The purpose of Title III is to help ensure that English language learners (ELLs) attain English language proficiency and meet state academic standards. Title III funds may be used to provide supplemental services that improve the English language proficiency and academic achievement of ELLs.
How Can My District Use Title III Funding?
Districts use Title III funds to provide supplemental services that improve the English language proficiency and academic achievement of ELLs and professional development to increase the knowledge and skills of teachers who serve ELLs.
How Can Reading Horizons Help Ensure That ELLs Attain English Language Proficiency?
- Reading Horizons improves the English language proficiency of ELLs with a step-by-step process that shows ELL students exactly what they need to do to learn to read, write, and communicate, developing high levels of academic achievement in reading English.
- Activities throughout the Reading Horizons curriculum promote pronunciation, vocabulary, grammar, and comprehension development to ensure ELLs have sufficient practice to master the skills they are being taught.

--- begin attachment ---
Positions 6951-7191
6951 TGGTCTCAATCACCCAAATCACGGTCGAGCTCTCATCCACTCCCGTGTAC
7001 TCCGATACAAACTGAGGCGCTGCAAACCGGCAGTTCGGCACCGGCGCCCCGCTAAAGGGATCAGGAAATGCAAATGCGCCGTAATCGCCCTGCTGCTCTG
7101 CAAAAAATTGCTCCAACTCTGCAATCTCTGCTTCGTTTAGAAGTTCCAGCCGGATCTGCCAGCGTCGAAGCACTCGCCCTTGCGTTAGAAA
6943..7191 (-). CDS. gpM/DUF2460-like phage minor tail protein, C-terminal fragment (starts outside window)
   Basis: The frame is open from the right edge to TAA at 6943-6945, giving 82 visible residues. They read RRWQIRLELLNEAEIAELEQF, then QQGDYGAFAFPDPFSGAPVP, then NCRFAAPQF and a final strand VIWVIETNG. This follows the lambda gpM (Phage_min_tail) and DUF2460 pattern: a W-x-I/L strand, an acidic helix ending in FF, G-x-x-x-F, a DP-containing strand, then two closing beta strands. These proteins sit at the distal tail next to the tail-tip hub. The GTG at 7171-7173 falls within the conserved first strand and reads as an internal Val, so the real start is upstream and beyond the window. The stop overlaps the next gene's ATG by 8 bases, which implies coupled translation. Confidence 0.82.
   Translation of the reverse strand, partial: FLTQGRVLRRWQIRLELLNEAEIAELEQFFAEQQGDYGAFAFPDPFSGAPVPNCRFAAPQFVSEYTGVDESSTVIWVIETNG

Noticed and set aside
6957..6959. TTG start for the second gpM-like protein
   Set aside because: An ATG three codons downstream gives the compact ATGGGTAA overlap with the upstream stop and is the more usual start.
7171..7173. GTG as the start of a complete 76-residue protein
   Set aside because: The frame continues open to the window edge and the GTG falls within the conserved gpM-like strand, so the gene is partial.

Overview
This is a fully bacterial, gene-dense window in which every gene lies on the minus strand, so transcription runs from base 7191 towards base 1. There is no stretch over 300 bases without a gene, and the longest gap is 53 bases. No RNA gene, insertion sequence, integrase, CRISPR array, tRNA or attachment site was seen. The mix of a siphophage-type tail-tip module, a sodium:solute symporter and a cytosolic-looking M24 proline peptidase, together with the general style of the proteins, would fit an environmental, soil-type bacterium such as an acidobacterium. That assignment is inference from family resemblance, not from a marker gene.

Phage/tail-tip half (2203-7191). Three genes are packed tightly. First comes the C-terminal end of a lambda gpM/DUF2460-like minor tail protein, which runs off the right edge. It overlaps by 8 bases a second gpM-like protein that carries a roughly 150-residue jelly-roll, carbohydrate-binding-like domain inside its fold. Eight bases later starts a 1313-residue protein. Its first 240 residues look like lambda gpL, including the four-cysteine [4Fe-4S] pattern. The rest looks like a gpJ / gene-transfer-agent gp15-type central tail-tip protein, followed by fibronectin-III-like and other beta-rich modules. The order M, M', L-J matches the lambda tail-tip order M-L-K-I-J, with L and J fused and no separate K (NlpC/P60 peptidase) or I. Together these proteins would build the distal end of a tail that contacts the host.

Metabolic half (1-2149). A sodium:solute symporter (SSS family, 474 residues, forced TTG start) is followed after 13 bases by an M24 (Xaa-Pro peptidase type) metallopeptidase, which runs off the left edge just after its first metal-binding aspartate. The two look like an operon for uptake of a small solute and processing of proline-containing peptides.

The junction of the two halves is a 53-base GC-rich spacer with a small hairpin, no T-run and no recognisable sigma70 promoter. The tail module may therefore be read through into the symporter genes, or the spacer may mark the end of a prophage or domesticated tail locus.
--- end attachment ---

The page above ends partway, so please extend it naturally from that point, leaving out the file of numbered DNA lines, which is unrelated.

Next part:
- Reading Horizons logically and sequentially teaches the framework of English phonics and an understandable foundation for reading, writing, and pronunciation.
- While fully comprehensive, the number of decoding rules within Reading Horizons is significantly lower than even the closest competitive product—making it the most accessible for at-risk students and those who are learning English.
- The multisensory nature of the Reading Horizons program is the reason ELLs can grasp the program more readily than alternative interventions and achieve at high levels.
- For more information on how Reading Horizons aligns with Title III objectives, see our ELL Reading Program Page.
“My language arts group is composed of primarily English learners, students with IEPs, and students who are having difficulty learning to read. This year I discovered Reading Horizons and implemented the program with the software. My students' reading fluency scores grew on the average 30+ words per minute, according to the district fluency assessments. In addition, we were able to read three novels, while we were learning remotely. More importantly, my students felt successful reading and actually started to volunteer to read aloud.”